Structuralism (philosophy of science)

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Structuralism (also known as scientific structuralism or as the structuralistic theory-concept) is an active research program in the philosophy of science, which was first developed in the late 1960s and throughout the 1970s by several analytic philosophers.


  • Structural realism—in its metaphysical version, championed by the philosopher of science James Ladyman—is the deepest explanation I know, because it serves as a kind of meta-explanation, one that explains the nature of reality and the nature of scientific explanations.
  • This reality crisis has grown so dire that Stephen Hawking has called for a kind of philosophical surrender, a white flag he terms "model-dependent realism", which basically says that while our theoretical models offer possible descriptions of the world, we'll simply never know the true reality that lies beneath. Perhaps there is no reality at all.
    But structural realism offers a way out. An explanation. A reality. The only catch is that it's not made of physical objects. Then again, our theories never said it was. Electrons aren't real, but the mathematical structure of quantum field theory is. Gauge forces aren't real, but the symmetry groups that describe them are. The dimensions, geometries and even strings described by any given string theory aren't real—what's real are the mathematical maps that transform one string theory into another.
  • Weirdly, although the beauty of physical theories is embodied in rigid mathematical structures based on simple underlying principles, the structures that have this sort of beauty tend to survive even when the underlying principles are found to be wrong. A good example is Dirac’s theory of the electron. Dirac in 1928 was trying to rework Schrödinger’s version of quantum mechanics in terms of particle waves so that it would be consistent with the special theory of relativity. This effort led Dirac to the conclusions that the electron must have a certain spin, and that the universe is filled with unobservable electrons of negative energy, whose absence at a particular point would be seen in the laboratory as the presence of an electron with the opposite charge, that is, an antiparticle of the electron. His theory gained an enormous prestige from the 1932 discovery in cosmic rays of precisely such an antiparticle of the electron, the particle now called the positron. Dirac’s theory was a key ingredient in the version of quantum electrodynamics that was developed and applied with great success in the 1930s and 1940s. But we know today that Dirac’s point of view was largely wrong. […] Yet the mathematics of Dirac’s theory has survived as an essential part of quantum field theory; it must be taught in every graduate course in advanced quantum mechanics. The formal structure of Dirac’s theory has thus survived the death of the principles of relativistic wave mechanics that Dirac followed in being led to his theory.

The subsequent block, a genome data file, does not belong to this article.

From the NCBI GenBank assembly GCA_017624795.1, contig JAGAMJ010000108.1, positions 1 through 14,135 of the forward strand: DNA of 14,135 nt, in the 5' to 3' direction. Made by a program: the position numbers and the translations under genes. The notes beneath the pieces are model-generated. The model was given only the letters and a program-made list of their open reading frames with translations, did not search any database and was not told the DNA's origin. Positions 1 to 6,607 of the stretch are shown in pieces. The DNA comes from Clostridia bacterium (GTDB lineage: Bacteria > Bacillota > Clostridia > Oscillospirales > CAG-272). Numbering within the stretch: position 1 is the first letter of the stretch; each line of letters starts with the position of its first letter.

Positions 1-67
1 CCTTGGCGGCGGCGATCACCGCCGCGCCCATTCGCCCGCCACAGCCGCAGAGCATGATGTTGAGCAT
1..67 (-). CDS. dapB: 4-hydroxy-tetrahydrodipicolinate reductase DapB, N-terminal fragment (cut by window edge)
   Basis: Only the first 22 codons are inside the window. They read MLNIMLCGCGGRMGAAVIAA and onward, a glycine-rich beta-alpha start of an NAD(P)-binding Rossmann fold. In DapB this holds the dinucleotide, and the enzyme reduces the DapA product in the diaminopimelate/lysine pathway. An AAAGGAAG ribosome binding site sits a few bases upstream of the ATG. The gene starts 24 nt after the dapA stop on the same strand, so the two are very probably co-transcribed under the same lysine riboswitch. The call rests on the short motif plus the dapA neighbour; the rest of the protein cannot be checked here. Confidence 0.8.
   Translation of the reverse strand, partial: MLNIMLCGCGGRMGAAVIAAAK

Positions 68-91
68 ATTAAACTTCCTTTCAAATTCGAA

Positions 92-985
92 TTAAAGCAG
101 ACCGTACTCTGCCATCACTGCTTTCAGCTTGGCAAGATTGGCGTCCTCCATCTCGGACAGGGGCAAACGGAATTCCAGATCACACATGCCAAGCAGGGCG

So the mathematical structures that physicists develop in obedience to physical principles have an odd kind of portability. They can be carried over from one conceptual environment to another and serve many different purposes, like the clever bones in your shoulders that in another animal would be the joint between the wing and the body of a bird or the flipper and body of a dolphin. We are led to these beautiful structures by physical principles, but the beauty sometimes survives when the principles themselves do not.
  • It is important to keep straight what does and what does not change in scientific revolutions, a distinction that is not made in Structure. There is a "hard" part of modern physical theories ("hard" meaning not difficult, but durable, like bones in paleontology or potsherds in archeology) that usually consists of the equations themselves, together with some understandings about what the symbols mean operationally and about the sorts of phenomena to which they apply. Then there is a "soft" part; it is the vision of reality that we use to explain to ourselves why the equations work. The soft part does change; we no longer believe in Maxwell's ether, and we know that there is more to nature than Newton's particles and forces.
    The changes in the soft part of scientific theories also produce changes in our understanding of the conditions under which the hard part is a good approximation. But after our theories reach their mature forms, their hard parts represent permanent accomplishments. If you have bought one of those T-shirts with Maxwell's equations on the front, you may have to worry about its going out of style, but not about its becoming false. We will go on teaching Maxwellian electrodynamics as long as there are scientists. I can't see any sense in which the increase in scope and accuracy of the hard parts of our theories is not a cumulative approach to truth.

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